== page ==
Incredibly, the government will bring forward amendments at the Committee stage in the House of Lords to set out how the LLE might happen(!) – meaning these key provisions will miss out on scrutiny at the Lords Second Reading. If I know the Higher Education Lords like I think I do, there will be a fair number of complaints about this.

What’s apparent from the impact assessment is that the entitlement will be equivalent to four years worth of funding for higher education, available over a person’s lifetime with the maximum set out via the familiar path of a positive statutory instrument (subject to a vote in both houses). The sneaky government amendments will, give the Secretary of State the power to make this all important secondary legislation, and merrily amend the Higher Education and Research Act 2017 on the way. What’s actually on the face of the bill is some of the scaffold for specifying what a “module” is via amendments to the Teaching and Higher Education Act 1998. Yes “modules” will become a term defined in law – bad luck to anyone hoping to get rid of MODSTAT in the HESA Student Return, I guess.

To what end? Well, there is a way of approaching these ideas that sees the LLE as a way of fixing the problems HERA and the 2012 funding changes caused part-time learning in higher education. Politicians of all stripes have wrung hands about the fearsome decline in the number of part-time students since 2012 – the Open University in particular has had to adapt rapidly to survive.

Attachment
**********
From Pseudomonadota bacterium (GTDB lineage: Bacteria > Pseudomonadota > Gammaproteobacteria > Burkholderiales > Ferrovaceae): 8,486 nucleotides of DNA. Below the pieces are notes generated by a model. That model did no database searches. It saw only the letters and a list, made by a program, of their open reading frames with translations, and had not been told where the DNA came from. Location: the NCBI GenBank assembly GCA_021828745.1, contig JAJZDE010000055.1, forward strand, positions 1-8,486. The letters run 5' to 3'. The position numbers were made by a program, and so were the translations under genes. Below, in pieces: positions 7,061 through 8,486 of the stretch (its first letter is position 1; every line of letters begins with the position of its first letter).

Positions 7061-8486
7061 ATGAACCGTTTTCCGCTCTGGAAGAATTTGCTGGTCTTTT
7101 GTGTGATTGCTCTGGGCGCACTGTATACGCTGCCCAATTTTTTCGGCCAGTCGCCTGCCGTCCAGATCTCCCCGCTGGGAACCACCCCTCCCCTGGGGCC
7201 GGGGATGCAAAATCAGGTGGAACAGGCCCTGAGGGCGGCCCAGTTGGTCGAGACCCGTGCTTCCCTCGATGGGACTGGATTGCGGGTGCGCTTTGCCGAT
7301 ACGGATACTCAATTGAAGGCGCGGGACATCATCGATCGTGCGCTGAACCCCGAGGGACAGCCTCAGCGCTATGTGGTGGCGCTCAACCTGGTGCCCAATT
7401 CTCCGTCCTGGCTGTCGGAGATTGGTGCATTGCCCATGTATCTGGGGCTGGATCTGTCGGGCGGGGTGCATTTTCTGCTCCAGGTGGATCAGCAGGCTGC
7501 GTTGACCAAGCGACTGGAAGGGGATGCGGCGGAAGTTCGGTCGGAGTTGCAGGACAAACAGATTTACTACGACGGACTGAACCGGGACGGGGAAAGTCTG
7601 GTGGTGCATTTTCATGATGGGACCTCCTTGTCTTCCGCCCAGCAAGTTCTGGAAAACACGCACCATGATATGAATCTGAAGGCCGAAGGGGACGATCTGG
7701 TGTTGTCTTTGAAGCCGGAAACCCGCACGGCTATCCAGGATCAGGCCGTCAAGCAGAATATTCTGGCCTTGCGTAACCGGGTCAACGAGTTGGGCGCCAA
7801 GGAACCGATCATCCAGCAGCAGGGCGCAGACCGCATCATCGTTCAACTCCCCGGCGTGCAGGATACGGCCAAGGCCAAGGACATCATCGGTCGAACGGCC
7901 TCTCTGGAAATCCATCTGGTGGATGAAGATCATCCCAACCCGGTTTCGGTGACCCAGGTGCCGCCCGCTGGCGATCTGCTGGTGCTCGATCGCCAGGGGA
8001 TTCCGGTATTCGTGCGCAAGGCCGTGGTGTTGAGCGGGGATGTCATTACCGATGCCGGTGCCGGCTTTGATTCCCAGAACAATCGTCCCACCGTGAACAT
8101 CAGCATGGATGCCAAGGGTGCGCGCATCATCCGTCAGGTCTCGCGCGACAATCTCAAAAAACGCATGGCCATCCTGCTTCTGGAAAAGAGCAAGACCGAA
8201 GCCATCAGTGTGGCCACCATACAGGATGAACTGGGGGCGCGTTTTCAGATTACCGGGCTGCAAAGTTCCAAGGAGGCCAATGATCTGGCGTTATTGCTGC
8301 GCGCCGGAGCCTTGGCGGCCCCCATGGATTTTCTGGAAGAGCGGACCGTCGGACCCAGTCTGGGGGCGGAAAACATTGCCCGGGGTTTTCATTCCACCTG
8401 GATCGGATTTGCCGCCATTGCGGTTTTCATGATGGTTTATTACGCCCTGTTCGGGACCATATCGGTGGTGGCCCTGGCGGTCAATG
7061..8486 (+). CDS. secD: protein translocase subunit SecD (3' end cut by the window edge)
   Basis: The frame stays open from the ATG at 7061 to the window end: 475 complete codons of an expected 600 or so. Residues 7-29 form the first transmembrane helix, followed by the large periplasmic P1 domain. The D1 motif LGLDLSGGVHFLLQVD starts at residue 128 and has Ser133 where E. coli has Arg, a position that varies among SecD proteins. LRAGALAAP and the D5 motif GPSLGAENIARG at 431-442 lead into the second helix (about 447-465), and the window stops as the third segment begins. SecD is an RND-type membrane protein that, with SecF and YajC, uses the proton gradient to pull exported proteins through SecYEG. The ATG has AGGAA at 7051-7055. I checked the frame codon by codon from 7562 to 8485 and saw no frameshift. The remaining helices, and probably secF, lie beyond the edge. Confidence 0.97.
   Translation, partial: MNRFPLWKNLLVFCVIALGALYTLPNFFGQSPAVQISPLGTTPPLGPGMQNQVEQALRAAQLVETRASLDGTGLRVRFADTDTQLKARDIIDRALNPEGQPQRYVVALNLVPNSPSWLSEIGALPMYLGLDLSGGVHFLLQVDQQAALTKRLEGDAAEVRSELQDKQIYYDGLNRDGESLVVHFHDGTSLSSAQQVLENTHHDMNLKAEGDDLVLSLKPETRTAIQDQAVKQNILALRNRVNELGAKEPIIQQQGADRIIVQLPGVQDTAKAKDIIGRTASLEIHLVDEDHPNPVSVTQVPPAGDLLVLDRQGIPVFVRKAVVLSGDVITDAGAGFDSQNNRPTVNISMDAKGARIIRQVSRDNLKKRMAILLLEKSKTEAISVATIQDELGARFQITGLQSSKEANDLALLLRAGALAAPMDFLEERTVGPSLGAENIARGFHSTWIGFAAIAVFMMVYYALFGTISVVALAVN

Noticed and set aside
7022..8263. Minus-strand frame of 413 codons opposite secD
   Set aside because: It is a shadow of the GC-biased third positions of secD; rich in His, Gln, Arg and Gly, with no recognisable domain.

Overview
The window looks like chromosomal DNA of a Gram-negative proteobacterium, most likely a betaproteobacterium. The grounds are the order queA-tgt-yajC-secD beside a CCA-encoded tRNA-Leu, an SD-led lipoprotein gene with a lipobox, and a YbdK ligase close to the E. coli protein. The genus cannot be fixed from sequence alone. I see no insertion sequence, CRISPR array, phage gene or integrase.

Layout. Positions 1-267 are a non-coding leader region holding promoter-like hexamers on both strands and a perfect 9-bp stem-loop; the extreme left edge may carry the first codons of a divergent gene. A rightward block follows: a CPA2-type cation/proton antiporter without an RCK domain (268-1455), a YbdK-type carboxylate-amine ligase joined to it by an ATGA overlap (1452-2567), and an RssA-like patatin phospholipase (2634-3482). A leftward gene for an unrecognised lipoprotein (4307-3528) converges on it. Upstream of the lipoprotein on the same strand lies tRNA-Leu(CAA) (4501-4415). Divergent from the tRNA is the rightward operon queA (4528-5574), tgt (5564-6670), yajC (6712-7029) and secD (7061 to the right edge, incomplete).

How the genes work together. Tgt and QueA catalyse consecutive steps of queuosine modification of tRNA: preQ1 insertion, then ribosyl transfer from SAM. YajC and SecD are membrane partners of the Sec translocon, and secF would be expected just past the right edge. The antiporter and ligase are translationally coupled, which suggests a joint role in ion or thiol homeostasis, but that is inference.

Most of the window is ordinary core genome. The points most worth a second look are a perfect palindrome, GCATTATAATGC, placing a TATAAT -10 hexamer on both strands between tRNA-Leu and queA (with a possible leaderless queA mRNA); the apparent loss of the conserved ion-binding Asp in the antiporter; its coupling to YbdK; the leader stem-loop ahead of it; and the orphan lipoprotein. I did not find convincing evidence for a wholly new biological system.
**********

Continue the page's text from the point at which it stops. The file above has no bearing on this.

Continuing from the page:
Funding things in smaller chunks might make it easier to offer part time and flexible provision, though if it isn’t designed carefully (like for example rushing at the last minute to get it into the bill as an amendment… I mean, seriously!) the data burden will be astronomical. It appears that SLC will collect modular data, starting with a modular rollout of the scheme for HE and Higher Technical qualifications. Again, maybe these are the kind of details that should be in the Bill? Perhaps they will be, if the amendment is accepted

Christmas at Nicholson House

That last one catches the eye somewhat, wouldn’t you say? Back in August we took a look at the full appeal judgement relating to The Queen vs The Office for Students – better known as the Bloomsbury case. As you will recall, the OfS lost on appeal – the decision not to register Bloomsbury was “policy”, not merely operational, and the OfS should have consulted on the way it made decisions relating to regulatory condition B3 (“outcomes”).

But a third leg of this appeal, on the “rationality” of the use of this particular collection of numbers, raw and without benchmarking, to make regulatory decisions was left without a decision. Hilariously, the OfS’ documentation of the way the baseline measures work in condition B3 was too impenetrable for judges to read (maybe they gave up in the Mines of Moria) – at the time, it didn’t matter because the appeal was successful otherwise. But it has always been a risky looking hole in the OfS’ regulatory armoury.